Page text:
Filed under: Development


Language is important. George Orwell said that “sloppy language is a sure sign of insincerity or sloppy thought.”  So what of the modern-day perils of poor language?

In recent years it has become apparent that the abstract and opaque language of the financial services sector has – in part – enabled the proliferation of complex (and when misunderstood, dangerous) derivatives and other financial instruments to undo financial stability and growth.

The fact that so few people understood some of these complex instruments (including many economists) has contributed to the term “the real economy” entering widespread public usage to describe the part of the economy which actually made things and provided services. (Check out the BBC’s jargon buster for key financial terms.)

So what of development agencies? Well, they are not immune from the perils of linguistic abstraction. This matters a great deal because development agencies of all sizes have – quite rightly – committed themselves to the highest levels of transparency and accountability.

Clarity of language is particularly important for an organization like UNDP, which seeks to bring about change through the transfer of knowledge and the development of capacities with relatively modest resources. This development model requires a clear, compelling narrative and the organization is now making strides toward this objective.

At the Busan 4th High Level Forum on Aid Effectiveness this past December, UNDP’s Administrator committed – along with the heads of the other United Nations agencies, the European Union, the World Bank and others – to publish operational data related to development assistance so that the public can assess the agencies’ effectiveness and efficiency.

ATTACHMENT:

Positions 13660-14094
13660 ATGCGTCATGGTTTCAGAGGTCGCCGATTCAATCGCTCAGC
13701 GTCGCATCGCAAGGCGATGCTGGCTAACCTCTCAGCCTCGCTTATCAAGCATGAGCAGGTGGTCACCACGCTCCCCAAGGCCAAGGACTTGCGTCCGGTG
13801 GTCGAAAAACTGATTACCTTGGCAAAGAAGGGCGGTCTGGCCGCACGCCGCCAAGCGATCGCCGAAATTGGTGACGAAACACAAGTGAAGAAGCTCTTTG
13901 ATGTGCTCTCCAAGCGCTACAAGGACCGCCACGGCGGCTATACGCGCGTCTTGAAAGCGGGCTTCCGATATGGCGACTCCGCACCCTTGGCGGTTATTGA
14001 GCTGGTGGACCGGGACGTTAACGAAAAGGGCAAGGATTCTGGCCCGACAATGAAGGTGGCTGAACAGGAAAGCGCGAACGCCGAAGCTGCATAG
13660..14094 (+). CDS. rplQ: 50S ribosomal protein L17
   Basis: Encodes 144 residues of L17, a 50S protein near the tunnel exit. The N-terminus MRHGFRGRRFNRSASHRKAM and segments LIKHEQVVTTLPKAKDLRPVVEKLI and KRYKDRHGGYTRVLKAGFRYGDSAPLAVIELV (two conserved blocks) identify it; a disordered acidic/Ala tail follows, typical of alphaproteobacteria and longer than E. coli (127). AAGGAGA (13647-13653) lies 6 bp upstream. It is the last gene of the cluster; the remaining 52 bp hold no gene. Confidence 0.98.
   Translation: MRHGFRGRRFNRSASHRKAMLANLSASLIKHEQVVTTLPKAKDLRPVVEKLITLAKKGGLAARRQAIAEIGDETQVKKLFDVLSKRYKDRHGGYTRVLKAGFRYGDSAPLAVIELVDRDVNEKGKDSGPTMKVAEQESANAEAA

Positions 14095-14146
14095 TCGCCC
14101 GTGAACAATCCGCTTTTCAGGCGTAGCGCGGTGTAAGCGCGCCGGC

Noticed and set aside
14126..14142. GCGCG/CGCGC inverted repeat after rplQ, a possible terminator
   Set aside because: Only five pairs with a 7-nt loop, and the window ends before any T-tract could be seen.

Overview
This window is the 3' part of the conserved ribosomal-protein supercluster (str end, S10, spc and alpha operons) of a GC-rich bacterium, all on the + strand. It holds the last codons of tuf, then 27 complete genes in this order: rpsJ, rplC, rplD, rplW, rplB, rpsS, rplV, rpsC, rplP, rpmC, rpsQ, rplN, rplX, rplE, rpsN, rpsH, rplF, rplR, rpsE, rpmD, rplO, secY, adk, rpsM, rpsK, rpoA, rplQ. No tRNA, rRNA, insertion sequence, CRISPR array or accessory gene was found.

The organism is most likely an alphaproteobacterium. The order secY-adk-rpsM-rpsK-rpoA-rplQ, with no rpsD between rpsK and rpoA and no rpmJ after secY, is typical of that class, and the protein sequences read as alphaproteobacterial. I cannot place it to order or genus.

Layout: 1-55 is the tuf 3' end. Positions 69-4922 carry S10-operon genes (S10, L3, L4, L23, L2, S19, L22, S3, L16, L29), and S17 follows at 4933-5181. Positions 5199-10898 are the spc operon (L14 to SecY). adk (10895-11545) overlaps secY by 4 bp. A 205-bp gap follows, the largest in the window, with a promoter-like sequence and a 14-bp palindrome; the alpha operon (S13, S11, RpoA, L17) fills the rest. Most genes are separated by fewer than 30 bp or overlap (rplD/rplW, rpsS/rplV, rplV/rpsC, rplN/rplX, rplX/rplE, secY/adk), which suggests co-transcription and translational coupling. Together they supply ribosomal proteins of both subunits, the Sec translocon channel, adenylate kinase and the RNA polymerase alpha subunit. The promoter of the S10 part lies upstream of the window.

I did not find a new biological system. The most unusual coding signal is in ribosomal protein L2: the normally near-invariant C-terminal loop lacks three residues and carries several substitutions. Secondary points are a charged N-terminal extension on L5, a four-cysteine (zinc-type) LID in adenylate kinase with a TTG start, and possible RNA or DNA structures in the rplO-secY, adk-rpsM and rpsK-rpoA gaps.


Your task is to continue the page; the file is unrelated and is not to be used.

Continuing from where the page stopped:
Groups like Publish What you Fund have been pivotal in getting us to this point, with the result that enormous amounts of data on development assistance are now circulating in the public domain – with all the associated scrutiny this implies.

Publishing data is a very positive step, but there is an equal imperative to effectively describe what is being done, what is being achieved, and – when things don’t work out – what is being learned.

In this age of austerity where aid-effectiveness is being demanded not only by politicians but by the tax-paying public, the development community needs clear, compelling narratives more than ever.

Language that lacks specificity – soft verbs like “mainstream,” “catalyze,” “invigorate” or “incubate”  – often fails to make the distinction between assistance provided (input) and result (outcome); which complicates efforts to communicate those results.

Donors are understandably skeptical of glorious sounding reports without the content or detail to justify the claims.

In short, a good development outcome is a clear development outcome underpinned by a thorough understanding of local needs, dynamics and sensitivities and delivered with a clear view to promoting sustainability and resistance to shocks, long after the assistance period ends.

Much development assistance takes place in very complex environments and understanding and coming to terms with that complexity is critical (See: Sustainable development and coming to terms with complexity).

For this reason UNDP invests increasing resources into needs assessments, context analyses and other tools that help us understand the nature of the issues we’re dealing with. Indeed, UNDP supports an increasing number of development projects in very complex and volatile environments such as in Greek-Cypriot and Turkish-Cypriot communities and in Georgia’s breakaway regions.

With a clear understanding of this complexity, it is still possible to tell clear stories in complex environments (See: UNDP’s work in Cyprus for a number of clear examples).

In short, the development community will not be able to demonstrate the effectiveness of the assistance it provides, nor the relevance of that assistance to people’s lives or to a country’s future unless we continue to embrace clear communication without fear that we are “dumbing-down” or over-simplifying complex issues.

The success of the Plain English Campaign in working with bureaucracies to transform their use of language shows that even the most Byzantine of bodies is capable of transforming (and improving) the way it communicates.

Likewise, some of the most prolific commentators on politics and development – people like Fareed Zakaria – are able to cut through complexity with clear, accessible language.

If development agencies continue to put a premium on clarity and simplicity, then we can simultaneously demonstrate the value and effectiveness of assistance, and along the way ensure the term “real development” never enters circulation.